This week is a practical week. There are so many considerations when it comes to building and sustaining community online: everything from what platforms to use (should I do everything in Google Docs? Canvas? FlipGrid? What even is Discord?) to the best way to shoot a video lecture for the best possible engagement (should I be concerned about lighting? What Zoom background should I use? Can I just do voice over Powerpoint, or do I really need to show my face?), from considerations of equity (is it true introverts speak more online? How do I make sure everyone has a chance to participate? What do I do when students post racist, ableist, homo/transphobic comments? How do I engage productive discussions of equity?) to thinking about teaching through the screen and acknowledging the hardships students are facing today.
In other words, it's more than just posting a good discussion prompt or creating a rubric for participation.
This week's readings run the gamut of practical issues when it comes to building community in a digital (or analog) classroom. Rather than running on here with my advice, I will let these authors speak their volumes of guidance themselves. This week is an important week for reading, so try to make that your priority. If you are using Hypothesis, go crazy with annotations (it's a good way to form community!); if you're hanging out in Canvas, feel free to open a new discussion and share your thoughts there.
Whatever your preferred method, dig in and enjoy.
Week Six Activity: Your Stickiest Problems; Your Best Advice
In the spirit of practice, this week's activity invites you to share your stickiest problems—those problems with building community that you seem constantly to wrestle with and that, even when you have marginal success, always seem to boggle you. How do I get students talking to one another in discussion forums or on Zoom? How do I create group assignments? What if students are being silent in class / in the LMS? How do I create an equitable environment for community when not everyone has the same broadband access?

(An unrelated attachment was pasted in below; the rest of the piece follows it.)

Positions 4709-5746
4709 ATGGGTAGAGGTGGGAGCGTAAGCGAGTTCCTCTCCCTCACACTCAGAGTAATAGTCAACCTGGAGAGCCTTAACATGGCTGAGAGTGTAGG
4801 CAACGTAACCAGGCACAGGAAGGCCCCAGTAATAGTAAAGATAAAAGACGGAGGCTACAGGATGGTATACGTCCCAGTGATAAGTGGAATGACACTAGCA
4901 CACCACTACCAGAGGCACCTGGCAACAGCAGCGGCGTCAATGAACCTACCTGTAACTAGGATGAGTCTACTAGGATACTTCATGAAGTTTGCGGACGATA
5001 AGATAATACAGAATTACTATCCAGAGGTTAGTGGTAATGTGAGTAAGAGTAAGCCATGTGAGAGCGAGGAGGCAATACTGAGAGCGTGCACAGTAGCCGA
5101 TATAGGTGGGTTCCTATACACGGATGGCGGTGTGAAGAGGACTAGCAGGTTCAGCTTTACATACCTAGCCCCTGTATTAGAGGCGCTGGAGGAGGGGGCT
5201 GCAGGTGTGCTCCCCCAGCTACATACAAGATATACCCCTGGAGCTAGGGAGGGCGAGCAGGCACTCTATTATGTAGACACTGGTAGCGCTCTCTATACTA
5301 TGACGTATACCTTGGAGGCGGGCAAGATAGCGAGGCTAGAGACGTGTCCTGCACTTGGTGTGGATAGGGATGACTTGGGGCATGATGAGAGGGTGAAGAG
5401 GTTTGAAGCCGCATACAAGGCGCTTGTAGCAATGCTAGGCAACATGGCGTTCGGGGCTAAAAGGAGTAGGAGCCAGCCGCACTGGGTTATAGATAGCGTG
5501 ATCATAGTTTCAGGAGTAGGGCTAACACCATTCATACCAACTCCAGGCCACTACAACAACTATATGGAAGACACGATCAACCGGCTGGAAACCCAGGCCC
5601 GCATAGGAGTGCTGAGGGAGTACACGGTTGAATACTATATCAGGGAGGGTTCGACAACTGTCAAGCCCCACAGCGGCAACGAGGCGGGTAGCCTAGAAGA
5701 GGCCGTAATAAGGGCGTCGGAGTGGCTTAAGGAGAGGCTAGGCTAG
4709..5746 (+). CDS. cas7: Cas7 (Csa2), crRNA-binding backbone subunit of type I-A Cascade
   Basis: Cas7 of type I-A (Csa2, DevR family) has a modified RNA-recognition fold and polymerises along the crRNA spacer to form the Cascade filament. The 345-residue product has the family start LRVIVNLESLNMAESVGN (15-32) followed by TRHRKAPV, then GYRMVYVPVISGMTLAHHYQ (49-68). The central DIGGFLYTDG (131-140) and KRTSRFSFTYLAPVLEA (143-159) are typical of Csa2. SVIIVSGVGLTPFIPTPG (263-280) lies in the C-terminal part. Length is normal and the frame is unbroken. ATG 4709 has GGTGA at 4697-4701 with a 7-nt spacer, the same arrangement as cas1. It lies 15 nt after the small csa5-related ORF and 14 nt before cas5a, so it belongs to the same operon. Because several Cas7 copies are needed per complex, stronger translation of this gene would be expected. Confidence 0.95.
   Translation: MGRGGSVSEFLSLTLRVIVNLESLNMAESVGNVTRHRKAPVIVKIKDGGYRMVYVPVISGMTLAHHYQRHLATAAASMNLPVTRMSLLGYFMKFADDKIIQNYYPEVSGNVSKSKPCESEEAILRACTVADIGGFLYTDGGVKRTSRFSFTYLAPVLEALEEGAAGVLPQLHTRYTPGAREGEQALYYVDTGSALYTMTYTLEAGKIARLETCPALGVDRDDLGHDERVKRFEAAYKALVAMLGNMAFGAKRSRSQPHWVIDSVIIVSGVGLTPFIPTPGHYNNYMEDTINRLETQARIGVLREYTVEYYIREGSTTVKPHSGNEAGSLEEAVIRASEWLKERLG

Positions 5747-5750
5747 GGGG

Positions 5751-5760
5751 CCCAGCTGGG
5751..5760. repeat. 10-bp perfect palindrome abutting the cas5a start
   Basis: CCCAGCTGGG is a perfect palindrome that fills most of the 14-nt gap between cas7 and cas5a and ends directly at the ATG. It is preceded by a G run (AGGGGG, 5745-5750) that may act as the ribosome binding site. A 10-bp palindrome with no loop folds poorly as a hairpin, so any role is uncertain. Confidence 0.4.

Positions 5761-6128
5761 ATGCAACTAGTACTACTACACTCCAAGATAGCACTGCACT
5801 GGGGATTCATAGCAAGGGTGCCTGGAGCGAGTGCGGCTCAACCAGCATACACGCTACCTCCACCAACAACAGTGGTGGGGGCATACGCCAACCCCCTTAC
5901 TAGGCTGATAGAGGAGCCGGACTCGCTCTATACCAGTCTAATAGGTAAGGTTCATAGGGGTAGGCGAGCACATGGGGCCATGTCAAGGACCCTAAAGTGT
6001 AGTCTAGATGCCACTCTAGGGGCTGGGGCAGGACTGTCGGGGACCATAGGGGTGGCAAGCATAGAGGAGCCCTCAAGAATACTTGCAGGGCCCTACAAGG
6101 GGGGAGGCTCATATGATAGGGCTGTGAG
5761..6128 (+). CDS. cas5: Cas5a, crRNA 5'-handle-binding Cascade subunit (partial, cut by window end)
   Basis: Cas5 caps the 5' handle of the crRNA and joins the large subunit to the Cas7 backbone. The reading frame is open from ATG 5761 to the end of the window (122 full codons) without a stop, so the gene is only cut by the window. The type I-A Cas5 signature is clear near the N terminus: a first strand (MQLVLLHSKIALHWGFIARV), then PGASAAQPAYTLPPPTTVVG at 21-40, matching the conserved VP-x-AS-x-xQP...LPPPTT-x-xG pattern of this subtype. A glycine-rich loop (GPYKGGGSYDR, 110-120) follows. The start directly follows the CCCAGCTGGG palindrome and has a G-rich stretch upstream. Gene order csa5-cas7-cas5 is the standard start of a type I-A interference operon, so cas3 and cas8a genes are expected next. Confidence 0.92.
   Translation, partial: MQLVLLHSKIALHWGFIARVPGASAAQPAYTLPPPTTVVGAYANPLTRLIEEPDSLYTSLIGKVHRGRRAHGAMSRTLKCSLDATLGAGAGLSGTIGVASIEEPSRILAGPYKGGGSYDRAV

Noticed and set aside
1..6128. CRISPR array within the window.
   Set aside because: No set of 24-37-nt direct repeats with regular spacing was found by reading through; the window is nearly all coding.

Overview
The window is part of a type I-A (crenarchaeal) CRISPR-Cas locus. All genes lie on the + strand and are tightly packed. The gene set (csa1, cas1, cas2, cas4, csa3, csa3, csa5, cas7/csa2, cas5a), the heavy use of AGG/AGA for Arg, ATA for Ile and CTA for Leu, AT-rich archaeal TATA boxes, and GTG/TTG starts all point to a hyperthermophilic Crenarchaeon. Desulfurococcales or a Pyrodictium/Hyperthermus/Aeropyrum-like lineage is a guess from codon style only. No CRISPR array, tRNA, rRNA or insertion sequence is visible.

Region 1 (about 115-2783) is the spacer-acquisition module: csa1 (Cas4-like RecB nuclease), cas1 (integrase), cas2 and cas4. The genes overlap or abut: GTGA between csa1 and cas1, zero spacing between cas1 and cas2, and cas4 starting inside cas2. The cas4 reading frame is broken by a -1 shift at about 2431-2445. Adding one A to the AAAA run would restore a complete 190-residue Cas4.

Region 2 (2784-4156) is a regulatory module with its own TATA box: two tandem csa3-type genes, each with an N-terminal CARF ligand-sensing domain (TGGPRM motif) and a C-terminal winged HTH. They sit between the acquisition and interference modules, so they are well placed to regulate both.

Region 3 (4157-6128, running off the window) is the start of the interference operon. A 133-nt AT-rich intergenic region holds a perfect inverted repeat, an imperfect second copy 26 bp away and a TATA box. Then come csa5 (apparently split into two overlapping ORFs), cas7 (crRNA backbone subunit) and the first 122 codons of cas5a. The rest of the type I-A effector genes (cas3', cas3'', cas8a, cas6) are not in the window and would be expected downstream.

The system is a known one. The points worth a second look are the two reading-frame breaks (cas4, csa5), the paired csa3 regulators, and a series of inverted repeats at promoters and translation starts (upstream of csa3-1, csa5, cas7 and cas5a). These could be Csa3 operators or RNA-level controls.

But this week is not just about sticky problems, and that's because you have a lot of advice to share with each other. Everyone participating in this summer academy is an expert at teaching what they teach. You are an expert. Even though we've moved online, and now we must interact with all or most of our students through a digital interface, that doesn't mean you don't know what you're doing! So, as part of this week's exercise, share back what you know, offer advice, give guidance, volunteer support. In other words: begin to form a community across all this distance that might help sustain you throughout the coming Fall.
There are two ways to participate in this week's activity. You can jump into this Google Doc, or you can open Hypothesis on this page and annotate your responses.
- Teaching without Walls Online Teaching Tips (YouTube channel)
- Rachel Toor, "Turns Out You Can Build Community in a Zoom Classroom"
- Becky Supiano, "What Does It Mean to Support Vulnerable Students during the Pandemic?"
- Flower Darby, "5 Ways to Connect with Online Students"
- Chitra Aiyar, “How to build community when you feel isolated“ (TED talk)
- Edutopia, “Morning Meetings: Building Community in the Classroom“ (video)
- Sean Michael Morris, "Love Letters and Pen Pals: Community through Correspondence"
- Beyond Zoom U: The Online Learning Experience Students Want